There is substantial evidence regarding workplace violence prevailing in clinical nursing settings. Workplace violence can significantly affect nurses' physical and psychological well-being. Implementation of evidence-based interventions can help decrease the incidents of workplace violence, as demonstrated by Dilman (2015), Lanza et al. (2009), and Hill et al. (2015). More research studies focusing on creating and testing evidence-based interventions aimed to prevent and manage workplace violence are needed to decrease the prevalence of this unwanted phenomenon in clinical settings.

References

  • Anderson, L., FitzGerald, M. & Luck, L. (2010). An integrative literature review of interventions to reduce violence against emergency department nurses. Journal of Clinical Nursing, 19, 2520–2530. doi:10.1111/j.1365-2702.2009.03144.x [CrossRef]
  • Blando, J.D., O'Hagan, E., Casteel, C., Nocera, M.A. & Peek-Asa, C. (2013). Impact of hospital security programmes and workplace aggression on nurse perceptions of safety. Journal of Nursing Management, 21, 491–498. doi:10.1111/j.1365-2834.2012.01416.x [CrossRef]
  • Bureau of Labor Statistics. (2015). Nonfatal occupational injuries and illnesses requiring days away from work, 2014. Retrieved from http://www.bls.gov/news.release/pdf/osh2.pdf
  • Casella, S.M. (2015). Therapeutic rapport: The forgotten intervention. Journal of Emergency Nursing, 41, 252–254. doi:10.1016/j.jen.2014.12.017 [CrossRef]
  • Child, R.J. & Mentes, J.C. (2010). Violence against women: The phenomenon of workplace violence against nurses. Issues in Mental Health Nursing, 31, 89–95. doi:10.3109/01612840903267638 [CrossRef]
  • Dilman, Y. (2015). EB72 code green for workplace violence. Critical Care Nurse, 35, e34–e35.
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  • Hill, A.K., Lind, M.A., Tucker, D., Nelly, P. & Daraiseh, N. (2015). Measurable results: Reducing staff injuries on a specialty psychiatric unit for patients with developmental disabilities. Work, 51, 99–111. doi:10.3233/WOR-152014 [CrossRef]
  • International Council of Nurses. (2009). Violence: A worldwide epidemic. Retrieved from http://www.icn.ch/images/stories/documents/publications/fact_sheets/19k_FS-Violence.pdf
  • Kvas, A. & Seljak, J. (2014). Unreported workplace violence in nursing. International Nursing Review, 61, 344–351. doi:10.1111/inr.12106 [CrossRef]
  • Lanza, M.L., Rierdan, J., Forester, L. & Zeiss, R.A. (2009). Reducing violence against nurses: The violence prevention community meeting. Issues in Mental Health Nursing, 30, 745–750. doi:10.3109/01612840903177472 [CrossRef]
  • Martindell, D. (2012). Violence prevention training for ED staff. American Journal of Nursing, 112(9), 65–68. doi:10.1097/01.NAJ.0000418928.68471.1c [CrossRef]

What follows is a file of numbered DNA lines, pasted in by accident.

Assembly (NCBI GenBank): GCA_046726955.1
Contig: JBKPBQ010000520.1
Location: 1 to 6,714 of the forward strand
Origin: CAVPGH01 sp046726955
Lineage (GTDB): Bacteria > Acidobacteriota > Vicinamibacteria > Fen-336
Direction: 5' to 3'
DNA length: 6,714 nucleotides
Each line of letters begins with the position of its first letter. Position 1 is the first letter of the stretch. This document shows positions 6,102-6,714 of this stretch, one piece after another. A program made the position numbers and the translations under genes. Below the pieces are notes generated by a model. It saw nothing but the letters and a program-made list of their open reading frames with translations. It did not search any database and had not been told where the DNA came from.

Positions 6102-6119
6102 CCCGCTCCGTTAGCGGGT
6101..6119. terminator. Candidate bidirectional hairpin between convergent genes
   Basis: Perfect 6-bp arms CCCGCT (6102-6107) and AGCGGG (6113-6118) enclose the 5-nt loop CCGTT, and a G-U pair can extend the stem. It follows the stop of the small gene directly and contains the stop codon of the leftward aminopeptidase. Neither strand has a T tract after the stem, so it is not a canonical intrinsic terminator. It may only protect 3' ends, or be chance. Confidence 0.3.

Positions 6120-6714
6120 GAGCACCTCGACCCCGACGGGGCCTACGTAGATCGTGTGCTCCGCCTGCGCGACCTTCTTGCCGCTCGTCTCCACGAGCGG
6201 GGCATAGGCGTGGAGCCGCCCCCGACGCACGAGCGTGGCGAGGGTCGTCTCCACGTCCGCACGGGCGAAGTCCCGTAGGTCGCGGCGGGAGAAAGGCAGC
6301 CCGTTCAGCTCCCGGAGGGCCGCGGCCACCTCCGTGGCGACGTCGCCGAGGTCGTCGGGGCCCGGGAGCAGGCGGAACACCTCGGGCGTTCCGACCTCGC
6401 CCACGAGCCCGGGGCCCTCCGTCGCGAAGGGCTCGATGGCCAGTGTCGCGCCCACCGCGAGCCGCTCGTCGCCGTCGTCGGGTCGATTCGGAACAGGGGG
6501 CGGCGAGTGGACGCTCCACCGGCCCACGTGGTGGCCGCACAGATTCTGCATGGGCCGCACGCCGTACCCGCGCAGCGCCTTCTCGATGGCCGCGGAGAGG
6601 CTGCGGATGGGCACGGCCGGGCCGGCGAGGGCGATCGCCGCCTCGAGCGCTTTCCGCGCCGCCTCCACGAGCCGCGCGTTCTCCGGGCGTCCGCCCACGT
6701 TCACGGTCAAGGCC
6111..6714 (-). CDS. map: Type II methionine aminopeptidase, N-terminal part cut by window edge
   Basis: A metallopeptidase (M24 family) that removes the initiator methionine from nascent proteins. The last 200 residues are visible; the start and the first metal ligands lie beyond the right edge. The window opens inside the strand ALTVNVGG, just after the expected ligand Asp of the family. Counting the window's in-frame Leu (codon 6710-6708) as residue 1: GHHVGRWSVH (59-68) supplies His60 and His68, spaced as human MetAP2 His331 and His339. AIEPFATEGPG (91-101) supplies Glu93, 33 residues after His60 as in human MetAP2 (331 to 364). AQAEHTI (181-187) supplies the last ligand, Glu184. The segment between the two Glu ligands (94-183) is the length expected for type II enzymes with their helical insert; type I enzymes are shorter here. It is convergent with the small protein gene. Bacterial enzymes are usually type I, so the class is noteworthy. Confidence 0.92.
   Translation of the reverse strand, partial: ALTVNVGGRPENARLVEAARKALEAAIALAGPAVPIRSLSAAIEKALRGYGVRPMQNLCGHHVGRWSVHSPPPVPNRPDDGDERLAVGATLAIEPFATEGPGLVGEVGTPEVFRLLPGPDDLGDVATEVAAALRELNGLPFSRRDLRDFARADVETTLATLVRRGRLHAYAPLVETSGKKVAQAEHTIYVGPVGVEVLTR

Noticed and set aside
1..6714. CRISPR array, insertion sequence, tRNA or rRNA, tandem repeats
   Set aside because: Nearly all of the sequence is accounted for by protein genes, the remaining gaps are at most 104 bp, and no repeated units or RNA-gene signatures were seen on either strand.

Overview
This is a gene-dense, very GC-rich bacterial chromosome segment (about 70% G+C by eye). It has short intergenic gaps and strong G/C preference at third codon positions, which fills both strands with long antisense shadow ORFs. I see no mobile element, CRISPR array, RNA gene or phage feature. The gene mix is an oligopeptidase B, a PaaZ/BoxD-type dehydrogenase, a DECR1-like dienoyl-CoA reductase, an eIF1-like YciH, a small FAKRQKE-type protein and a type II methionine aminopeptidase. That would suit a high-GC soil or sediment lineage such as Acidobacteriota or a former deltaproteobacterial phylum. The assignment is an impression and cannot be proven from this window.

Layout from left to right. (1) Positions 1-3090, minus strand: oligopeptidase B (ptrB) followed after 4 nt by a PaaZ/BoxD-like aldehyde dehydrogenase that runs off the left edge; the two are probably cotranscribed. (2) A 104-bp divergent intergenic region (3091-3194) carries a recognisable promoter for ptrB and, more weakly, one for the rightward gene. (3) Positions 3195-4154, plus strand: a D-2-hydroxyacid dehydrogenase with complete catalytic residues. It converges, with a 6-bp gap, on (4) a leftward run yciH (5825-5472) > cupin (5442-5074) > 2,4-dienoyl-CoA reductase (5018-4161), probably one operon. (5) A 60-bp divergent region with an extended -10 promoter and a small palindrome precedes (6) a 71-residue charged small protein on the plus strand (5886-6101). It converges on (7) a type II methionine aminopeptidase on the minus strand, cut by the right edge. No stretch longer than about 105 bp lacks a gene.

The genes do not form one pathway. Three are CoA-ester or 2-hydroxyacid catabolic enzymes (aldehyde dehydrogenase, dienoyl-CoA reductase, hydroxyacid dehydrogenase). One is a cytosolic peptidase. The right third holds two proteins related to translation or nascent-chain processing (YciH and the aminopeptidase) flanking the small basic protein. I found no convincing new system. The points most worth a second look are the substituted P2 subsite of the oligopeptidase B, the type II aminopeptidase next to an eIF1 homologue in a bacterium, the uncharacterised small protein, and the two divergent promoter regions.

• Meyer, T., Wrenn, K., Wright, S.W., Glaser, J. & Slovis, C.M. (1997). Attitudes toward the use of a metal detector in an urban emergency department. Annals of Emergency Medicine, 29, 621–624. doi:10.1016/S0196-0644(97)70250-6 [CrossRef]
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Studies by Type Included in Current Literature Review

StudyType
Anderson, FitzGerald, & Luck (2010)Systematic review
Taylor & Rew (2011)Systematic review
Edward, Ousey, Warelow, & Lui (2014)Systematic review
Kvas & Seljak (2014)Qualitative
Wolf, Delao, & Perhats (2014)Qualitative
Gacki-Smith et al. (2009)Quantitative
Lanza, Rierdan, Forester, & Zeiss (2009)Quantitative
Gillespie, Gates, & Mentzel (2012)Quantitative
Blando, O'Hagan, Casteel, Nocera, & Peek-Asa (2013)Quantitative
Hill, Lind, Tucker, Nelly, & Daraiseh (2015)Quantitative
Dilman (2015)Journal abstract
Authors

Mr. Solorzano Martinez is Psychiatric Nurse, Inpatient Adult Psychiatric Unit, Saint Francis Memorial Hospital and California Pacific Medical Center; and Psychiatric Nursing Clinical Instructor, Samuel Merritt University, San Francisco State University, and University of San Francisco, San Francisco, California.

The author has disclosed no potential conflicts of interest, financial or otherwise.

Address correspondence to Angel Johann Solorzano Martinez, MSN, MBA, RN, Psychiatric Nurse, Inpatient Adult Psychiatric Unit, Saint Francis Memorial Hospital and California Pacific Medical Center, and Psychiatric Nursing Clinical Instructor, Samuel Merritt University, San Francisco State University, and University of San Francisco, 1600 Holloway Avenue, San Francisco, CA 94132; e-mail: onlyjohann@hotmail.com.

Received: January 22, 2016
Accepted: June 15, 2016

10.3928/02793695-20160817-05